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by Matt Simpson Siegel | matts@revuewm.com Local Indie Film


MICHIGAN FILM REEL It wasn’t long ago when Attila Bokor and Jason James picked up the film industry initiative in West Michigan by beginning the oft-used networking collective Michigan Film Reel. This local network of film work- ers, ranging from gaffers and cameramen to actors and production assistants, has been hooking people up with screen time for more than a year. Bokor and James originally met while filming local social functions and ad- vents for separate companies. Realizing they shared similar passions, Bokor and James began MFR as Michigan geared up for the new film industry, now recently decapitated (shall we say) by the Michigan governor. Hosted at McFadden’s, the loose meetings have included exclusive lectures by local film mavericks for their keen insights on the movie biz. Unfortunately, these swank soirees will now go on hiatus as Bokor and James film their first feature length, Dirty Bomb (directed by James, co-written by him with Tiffany Robinson). Although their budget for the suspenseful flick Dirty Bomb falls below the $50,000 minimum required, James and Bokor are reaching into the pool of talent that West Michigan cradles and will use the film as a calling card for all individuals involved in production. Learn more about Michigan Film Reel and Dirty Bomb at michi- ganfilmreel.com.


THREE BASKETS LLC Currently in pre-production, Three Baskets LLC has three unique feature-length films with a combined budget of two million. The three-pronged venture in- cludes Jason Roth, Joe Anderson and Keith Golinski and Chris Randall of Fulvew Productions. The Foot is Anderson’s tale of a humble man forced to carry on his family’s dark secret—that they purposefully created the Bigfoot hoax. Golinski and Randall intend to produce Talking Dead, a supernatural thriller in which technology uncovers the final


thoughts of the recently deceased…or not. Dusty, based upon a short film by Roth, is “the story of a corrupt town and the lady-avenger who brings her own spaghetti- western justice. It’s in the vein of The Good, the Bad, and the Ugly and Kill Bill,” Roth said. Separately, Roth is readying for production this summer on the animated Sticky Fingers: The Movie! with cult star Fred Williamson slated to voice The Boss. “Although the film industry’s plight has deterred major investors … the film community will go on — we’re not leaving,” Roth said. You can follow the developments of these three promising films at threebasketsllc.com.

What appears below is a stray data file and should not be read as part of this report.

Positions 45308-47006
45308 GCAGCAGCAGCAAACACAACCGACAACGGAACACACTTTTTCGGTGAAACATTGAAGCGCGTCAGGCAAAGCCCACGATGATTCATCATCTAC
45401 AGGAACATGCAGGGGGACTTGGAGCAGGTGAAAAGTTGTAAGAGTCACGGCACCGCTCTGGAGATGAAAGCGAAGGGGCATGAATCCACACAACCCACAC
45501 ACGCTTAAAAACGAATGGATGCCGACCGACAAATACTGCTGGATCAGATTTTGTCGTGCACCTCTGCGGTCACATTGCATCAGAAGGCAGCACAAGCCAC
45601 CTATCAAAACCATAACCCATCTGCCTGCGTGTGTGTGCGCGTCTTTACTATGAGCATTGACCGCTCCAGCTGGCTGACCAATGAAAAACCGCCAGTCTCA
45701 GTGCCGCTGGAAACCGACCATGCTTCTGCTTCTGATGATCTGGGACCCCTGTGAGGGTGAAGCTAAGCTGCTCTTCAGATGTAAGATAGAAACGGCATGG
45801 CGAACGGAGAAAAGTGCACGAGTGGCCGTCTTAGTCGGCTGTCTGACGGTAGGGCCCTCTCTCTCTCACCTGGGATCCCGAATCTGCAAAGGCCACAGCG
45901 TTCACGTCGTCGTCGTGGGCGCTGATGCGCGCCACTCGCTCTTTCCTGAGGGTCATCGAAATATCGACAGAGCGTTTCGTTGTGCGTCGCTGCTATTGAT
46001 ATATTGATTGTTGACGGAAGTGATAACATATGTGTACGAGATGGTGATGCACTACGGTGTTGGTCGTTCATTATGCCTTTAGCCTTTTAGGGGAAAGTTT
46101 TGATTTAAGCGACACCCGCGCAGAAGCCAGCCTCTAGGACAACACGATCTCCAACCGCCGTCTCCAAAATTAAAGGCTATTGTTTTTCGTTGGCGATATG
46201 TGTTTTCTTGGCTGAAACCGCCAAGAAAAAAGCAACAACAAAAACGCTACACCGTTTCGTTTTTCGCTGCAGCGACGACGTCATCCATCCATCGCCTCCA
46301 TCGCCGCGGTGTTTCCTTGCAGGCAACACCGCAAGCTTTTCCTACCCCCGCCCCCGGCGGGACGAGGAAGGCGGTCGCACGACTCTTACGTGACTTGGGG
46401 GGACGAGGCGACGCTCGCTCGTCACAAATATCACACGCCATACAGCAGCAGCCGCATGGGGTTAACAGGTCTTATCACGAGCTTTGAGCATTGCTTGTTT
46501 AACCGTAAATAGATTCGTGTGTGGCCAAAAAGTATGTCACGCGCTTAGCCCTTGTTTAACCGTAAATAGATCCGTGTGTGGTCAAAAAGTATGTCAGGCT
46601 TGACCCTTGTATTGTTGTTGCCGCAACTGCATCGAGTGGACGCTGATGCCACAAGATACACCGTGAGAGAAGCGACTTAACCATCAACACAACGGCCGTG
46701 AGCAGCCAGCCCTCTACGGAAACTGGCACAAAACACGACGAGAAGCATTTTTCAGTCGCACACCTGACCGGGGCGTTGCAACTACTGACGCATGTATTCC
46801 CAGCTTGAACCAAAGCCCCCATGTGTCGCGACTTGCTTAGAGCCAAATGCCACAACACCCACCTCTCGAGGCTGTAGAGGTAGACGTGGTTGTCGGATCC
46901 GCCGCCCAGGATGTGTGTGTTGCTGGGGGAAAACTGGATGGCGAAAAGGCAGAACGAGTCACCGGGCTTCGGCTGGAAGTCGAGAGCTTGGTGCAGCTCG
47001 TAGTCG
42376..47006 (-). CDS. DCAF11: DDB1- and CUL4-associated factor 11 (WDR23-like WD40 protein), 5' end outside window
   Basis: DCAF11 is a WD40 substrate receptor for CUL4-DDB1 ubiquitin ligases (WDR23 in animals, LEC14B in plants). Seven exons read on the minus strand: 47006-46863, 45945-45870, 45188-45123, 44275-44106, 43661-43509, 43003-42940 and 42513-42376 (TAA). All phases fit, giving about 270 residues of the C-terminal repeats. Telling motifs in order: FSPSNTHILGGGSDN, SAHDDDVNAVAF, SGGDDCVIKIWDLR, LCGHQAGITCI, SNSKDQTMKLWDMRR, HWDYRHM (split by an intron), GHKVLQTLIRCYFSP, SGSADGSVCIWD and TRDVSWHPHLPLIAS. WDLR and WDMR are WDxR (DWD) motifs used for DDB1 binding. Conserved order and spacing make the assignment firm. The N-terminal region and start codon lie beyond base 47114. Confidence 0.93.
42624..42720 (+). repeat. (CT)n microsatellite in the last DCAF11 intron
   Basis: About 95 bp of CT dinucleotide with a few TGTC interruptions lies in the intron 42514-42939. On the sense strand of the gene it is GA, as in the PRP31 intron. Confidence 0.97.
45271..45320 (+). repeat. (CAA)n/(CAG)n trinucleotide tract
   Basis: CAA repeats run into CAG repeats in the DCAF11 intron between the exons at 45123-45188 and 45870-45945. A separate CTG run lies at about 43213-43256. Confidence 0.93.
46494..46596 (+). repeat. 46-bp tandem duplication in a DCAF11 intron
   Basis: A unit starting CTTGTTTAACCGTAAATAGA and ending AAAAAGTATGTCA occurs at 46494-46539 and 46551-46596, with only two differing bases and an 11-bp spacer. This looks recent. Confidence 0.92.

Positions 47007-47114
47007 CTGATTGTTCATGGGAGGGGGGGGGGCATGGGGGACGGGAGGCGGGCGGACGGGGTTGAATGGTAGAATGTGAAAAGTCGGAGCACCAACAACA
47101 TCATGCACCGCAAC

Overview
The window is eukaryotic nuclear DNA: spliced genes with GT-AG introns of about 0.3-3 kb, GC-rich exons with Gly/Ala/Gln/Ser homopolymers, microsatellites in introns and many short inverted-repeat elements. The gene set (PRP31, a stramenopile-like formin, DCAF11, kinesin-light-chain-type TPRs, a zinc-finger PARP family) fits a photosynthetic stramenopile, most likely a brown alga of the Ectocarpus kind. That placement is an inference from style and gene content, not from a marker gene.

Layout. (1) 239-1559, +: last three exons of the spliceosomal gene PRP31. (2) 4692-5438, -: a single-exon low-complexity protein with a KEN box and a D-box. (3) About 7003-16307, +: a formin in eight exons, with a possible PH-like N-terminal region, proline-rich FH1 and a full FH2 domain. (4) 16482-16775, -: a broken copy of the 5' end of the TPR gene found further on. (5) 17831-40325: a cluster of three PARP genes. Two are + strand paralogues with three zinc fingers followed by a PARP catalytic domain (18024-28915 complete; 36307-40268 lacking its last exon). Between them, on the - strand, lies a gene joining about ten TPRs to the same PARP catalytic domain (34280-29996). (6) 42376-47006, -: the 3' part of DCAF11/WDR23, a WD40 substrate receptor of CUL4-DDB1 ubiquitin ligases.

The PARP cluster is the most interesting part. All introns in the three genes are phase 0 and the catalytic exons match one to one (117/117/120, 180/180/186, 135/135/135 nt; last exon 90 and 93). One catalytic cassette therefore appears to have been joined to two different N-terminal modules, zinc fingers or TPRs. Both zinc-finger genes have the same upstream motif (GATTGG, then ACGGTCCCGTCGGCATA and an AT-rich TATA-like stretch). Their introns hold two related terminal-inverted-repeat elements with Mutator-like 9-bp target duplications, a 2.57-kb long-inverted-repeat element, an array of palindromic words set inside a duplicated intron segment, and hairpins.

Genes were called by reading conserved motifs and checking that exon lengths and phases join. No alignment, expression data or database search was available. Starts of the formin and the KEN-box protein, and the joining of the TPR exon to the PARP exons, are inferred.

COLLECTIVE STUDIOS Collective Studios has been workaholicking over the past two years with many economi- cally viable opportunities. The sound editing in Dolmen is award-winning-worthy. Frisky Whiskey is still funny after multiple view- ings. These fellas know film, and if movie mavens Rick Reed and Ryan Lieske are within earshot, you’ll be laughing at their real-life bromance. Currently, Lieske’s main focus is evolving his film Clean Break, which was recently green-lit for a feature length. “[Star] J. D. is going to get a lot of attention,” Lieske said. Based upon a short of the same name, Clean Break’s skeletal star was featured in the May issue of acclaimed horror ‘zine Fangoria and has a fully fleshed-out script. Keep up on Collective at gocollectivego.com.


DAN FALICKI Dan Falicki’s local indie cult hit GR30K walked away with The Boomstick Award at the Thriller! Chiller! Film Festival. Now available on DVD at The Corner Record Shop and Schuler Books & Music for $20, Falicki jokes how the possible sequel GR30K, UL2RA, would be a labor of love featuring separate directors for each story installment, answering such nail-biting questions as: is that slick villain DeVoz alive or dead? Is the Balder Safe? His current project, The Relief Keeper (written by local screenwriter Christopher Riebold) is speculative fantasy based upon the unsolved historical mys- tery disappearances of three Scottish lighthouse keepers in 1900. “I can promise you Vikings may be involved,” Falicki said. On the horizon: Dwarfhammer; another visual epic of Saturday morning cartoon pro- por t ions ci rca 1989 that would please the misanthropic stoutest of


Jason Roth REVUEWM.COM | JUNE 2011 | 31


fantasy fanboys. “Think Ralph Bakshi meets Warhammer,” Falicki said.


CHARLEY VAN PORTFLIET From hosting the Grand River Pictures Film Festival at the Hideout Brewing Compnay for the past six years to infecting his 13-year-old daughter with the directing bug, Charley Van Portfliet is nowhere near gearing down with the recent roadblock in Michigan movie- making. A graduate of Kenowa Hills, Van Portfliet began making movies while serving in the Air Force as a medic. His current proj- ect is The Other Ms. Black, which Van Portfliet hopes to wrap on June 1. “It’s a challenge with a full-time day job. I only get to shoot two times a week.”A simple ghost story focus- ing on a babysitter and her motherless charge in a secluded house, The Other Ms. Black may resonate with those familiar with the slow, plodding House of the Devil. Van Portfliet guarantees this flick is different, “compressed while maintaining a moody atmosphere,” and features Rachel Vail-Steele as the afore- mentioned protagonist baby-watcher. Visit grandriverpictures.com for more on Van Portfliet’s upcoming projects. n


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